by Julia Stewart, MCC
Mr. President, as a life coach, I don't hand out a lot of advice. I have a deep bag of tools I use to help my clients be, do and have what they want and advice is the least of it. But when it's needed, it's needed.
You're an awesome speaker and I was surprised you didn't wipe the floor with your opponent in the last debate. What's up with that?
Judging from his passion, Romney got some terrific coaching before that debate. For the first time in this campaign, he didn't look like his eyes were clueless about what his mouth was saying. Genuine and commanding, he looked like the kind of guy we want for President. (Apparently, he's a closet moderate, after all!) But he still has an uphill climb. Voters may forget flip-flops, but they don't forget insults. Memories of 'Etch-a-Sketch' and '47%' will accompany them into voter booths in November.
You know all that and you also know that you looked like a high school kid who forgot his homework through much of the debate. You didn't make it though Harvard Law, the US Senate and on to the White House, all in lightening speed, by being a guy who shows up anywhere unprepared.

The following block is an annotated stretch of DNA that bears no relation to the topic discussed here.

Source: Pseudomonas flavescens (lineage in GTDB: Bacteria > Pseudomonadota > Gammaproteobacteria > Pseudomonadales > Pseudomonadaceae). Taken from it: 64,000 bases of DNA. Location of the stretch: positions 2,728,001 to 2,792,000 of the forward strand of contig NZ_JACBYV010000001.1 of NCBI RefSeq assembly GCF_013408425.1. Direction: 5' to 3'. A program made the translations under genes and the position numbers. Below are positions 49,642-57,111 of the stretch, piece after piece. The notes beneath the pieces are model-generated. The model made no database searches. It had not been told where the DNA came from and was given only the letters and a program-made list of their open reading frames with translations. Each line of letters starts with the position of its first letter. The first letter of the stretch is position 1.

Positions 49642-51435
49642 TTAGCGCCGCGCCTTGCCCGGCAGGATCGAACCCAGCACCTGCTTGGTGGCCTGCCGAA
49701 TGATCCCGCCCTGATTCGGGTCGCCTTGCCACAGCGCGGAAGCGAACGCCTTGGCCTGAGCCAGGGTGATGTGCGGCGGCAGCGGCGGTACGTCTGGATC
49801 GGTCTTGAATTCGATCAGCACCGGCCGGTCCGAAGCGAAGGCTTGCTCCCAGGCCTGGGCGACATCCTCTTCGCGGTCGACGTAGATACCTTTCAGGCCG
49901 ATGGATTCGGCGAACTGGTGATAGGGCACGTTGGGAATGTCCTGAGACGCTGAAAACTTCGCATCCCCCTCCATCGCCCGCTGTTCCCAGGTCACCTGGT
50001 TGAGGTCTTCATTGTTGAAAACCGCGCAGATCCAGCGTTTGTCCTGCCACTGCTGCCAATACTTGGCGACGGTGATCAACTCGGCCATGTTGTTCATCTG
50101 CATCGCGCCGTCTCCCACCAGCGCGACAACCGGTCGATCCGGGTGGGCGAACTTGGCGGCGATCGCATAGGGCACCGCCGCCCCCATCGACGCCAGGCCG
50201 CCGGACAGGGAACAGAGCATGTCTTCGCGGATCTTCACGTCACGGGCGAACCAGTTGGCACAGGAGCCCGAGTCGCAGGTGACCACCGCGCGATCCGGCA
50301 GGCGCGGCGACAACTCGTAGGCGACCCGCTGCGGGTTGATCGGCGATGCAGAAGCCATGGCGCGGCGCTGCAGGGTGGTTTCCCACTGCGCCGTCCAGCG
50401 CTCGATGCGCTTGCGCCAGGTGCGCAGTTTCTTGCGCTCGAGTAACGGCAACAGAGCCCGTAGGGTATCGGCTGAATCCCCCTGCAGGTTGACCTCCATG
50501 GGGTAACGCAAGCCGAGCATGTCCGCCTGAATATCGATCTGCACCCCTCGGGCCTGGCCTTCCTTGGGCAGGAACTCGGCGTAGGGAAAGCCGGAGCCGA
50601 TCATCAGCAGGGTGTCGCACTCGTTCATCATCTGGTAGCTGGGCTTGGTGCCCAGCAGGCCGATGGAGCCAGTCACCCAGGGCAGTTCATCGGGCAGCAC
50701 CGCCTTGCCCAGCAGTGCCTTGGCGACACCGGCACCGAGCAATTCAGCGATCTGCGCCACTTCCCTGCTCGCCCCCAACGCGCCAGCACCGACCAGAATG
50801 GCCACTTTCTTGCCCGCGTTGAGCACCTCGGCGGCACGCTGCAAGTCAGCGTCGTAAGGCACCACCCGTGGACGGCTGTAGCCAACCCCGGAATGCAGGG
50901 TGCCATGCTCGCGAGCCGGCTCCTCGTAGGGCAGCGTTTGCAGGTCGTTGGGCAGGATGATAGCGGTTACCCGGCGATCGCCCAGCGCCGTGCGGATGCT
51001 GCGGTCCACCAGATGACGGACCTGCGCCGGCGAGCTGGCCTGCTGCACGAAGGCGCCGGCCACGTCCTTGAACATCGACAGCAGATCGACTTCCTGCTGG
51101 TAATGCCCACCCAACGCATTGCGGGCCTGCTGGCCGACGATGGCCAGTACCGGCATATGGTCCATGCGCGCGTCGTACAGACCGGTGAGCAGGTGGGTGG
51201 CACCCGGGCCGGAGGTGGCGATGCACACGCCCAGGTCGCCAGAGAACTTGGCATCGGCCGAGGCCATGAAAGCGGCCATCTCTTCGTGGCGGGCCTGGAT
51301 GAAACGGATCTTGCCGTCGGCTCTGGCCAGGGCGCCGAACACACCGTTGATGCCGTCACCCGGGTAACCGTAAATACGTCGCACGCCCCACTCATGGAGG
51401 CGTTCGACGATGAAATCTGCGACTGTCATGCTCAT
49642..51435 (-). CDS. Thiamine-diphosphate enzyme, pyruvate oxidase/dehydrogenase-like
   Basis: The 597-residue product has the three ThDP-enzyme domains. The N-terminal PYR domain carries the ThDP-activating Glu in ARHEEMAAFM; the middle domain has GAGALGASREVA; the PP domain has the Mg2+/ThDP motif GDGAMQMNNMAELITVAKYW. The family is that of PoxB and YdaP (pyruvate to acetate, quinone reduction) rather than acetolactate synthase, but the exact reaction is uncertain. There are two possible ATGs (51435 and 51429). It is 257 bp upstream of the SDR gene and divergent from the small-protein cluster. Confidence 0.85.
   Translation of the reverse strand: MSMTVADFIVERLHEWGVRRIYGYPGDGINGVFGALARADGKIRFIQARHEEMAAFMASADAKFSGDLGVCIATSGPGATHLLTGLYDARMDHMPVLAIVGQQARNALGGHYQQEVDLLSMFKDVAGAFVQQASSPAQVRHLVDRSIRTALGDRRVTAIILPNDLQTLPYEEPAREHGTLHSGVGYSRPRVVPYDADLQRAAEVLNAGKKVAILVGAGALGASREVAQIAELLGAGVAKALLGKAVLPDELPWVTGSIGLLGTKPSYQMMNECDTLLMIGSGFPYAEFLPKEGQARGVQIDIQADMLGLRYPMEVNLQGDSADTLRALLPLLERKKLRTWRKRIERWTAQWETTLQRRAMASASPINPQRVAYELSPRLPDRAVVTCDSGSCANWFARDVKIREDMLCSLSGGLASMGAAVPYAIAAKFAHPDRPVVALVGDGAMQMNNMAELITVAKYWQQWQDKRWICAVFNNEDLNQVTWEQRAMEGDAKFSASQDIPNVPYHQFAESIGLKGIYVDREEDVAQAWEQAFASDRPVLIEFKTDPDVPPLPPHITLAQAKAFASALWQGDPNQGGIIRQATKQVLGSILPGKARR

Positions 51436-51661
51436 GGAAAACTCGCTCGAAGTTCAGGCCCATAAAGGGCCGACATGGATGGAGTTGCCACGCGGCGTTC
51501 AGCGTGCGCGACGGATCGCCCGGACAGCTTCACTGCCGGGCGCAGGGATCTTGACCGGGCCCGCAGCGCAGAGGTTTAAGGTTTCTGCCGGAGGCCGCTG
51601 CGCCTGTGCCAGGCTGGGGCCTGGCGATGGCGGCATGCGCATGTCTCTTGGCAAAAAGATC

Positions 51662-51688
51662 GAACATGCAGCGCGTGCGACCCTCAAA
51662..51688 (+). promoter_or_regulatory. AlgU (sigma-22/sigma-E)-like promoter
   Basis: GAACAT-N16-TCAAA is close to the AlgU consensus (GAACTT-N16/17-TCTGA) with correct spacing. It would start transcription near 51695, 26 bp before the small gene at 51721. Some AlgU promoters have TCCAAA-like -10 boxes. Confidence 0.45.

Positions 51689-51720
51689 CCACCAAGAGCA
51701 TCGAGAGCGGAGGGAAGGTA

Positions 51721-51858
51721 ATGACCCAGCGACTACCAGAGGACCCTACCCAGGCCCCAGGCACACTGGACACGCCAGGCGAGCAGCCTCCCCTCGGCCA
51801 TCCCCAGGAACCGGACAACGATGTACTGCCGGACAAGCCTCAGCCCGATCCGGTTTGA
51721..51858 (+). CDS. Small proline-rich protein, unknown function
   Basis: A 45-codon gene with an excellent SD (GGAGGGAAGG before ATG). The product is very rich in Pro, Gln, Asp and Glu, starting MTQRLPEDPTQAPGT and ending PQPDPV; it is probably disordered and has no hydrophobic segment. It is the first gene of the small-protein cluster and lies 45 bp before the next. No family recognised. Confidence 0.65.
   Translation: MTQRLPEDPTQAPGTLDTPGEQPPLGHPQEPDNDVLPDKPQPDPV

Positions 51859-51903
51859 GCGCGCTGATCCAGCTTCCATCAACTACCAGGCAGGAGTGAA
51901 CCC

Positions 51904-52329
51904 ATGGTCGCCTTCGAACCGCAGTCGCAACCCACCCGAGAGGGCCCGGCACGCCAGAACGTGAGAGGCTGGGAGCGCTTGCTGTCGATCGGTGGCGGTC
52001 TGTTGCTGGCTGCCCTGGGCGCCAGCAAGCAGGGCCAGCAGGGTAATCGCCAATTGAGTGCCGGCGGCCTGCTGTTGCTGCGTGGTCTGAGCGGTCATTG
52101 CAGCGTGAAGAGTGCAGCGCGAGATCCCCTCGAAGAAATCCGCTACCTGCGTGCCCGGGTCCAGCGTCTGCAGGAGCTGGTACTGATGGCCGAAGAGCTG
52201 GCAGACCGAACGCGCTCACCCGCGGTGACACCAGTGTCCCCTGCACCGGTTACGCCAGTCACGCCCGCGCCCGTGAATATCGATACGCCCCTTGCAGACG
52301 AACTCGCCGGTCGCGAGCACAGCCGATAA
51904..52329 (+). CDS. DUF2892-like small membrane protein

I think something else was going on. Do you mind if I share?
A few years ago, when you were newly elected President Obama, I wrote a post written for life coaches on the importance of keeping up with our clients' rapid growth. It was called, Coach Who They're Becoming, Not Who They've Been and I used you as the example.
But I'm wondering if maybe you got stuck showing up as who you were, instead of who you are, when you went toe to toe with Romney.
You've written about the challenge of showing up as a trustworthy African American when white Americans react to assertive black men as aggressive or even scary. You've brilliantly managed how others perceive you by consistently showing up confident, at ease, polite, but never aggressive.
Well, it's four years later and Americans no longer see you primarily as a black man running for President. We see you first and foremost as The President: The most powerful man on earth, the leader of the free world, our Commander and Chief.
We need you to be more commanding.
This is a defining moment for both you and the country. Yes you can speak as Commander and Chief to a distinguished white man on television and we will cheer you on. Own it.
Normally, if you were my client, I'd ask you what it means to you to be President and why it matters. I suspect you've already reviewed that along with your talking points.
In your rare and marvelous case, you can own what it means to be the first African American President who can publicly stand in his power in a situation that nobody could even imagine a few years ago.
Go for it.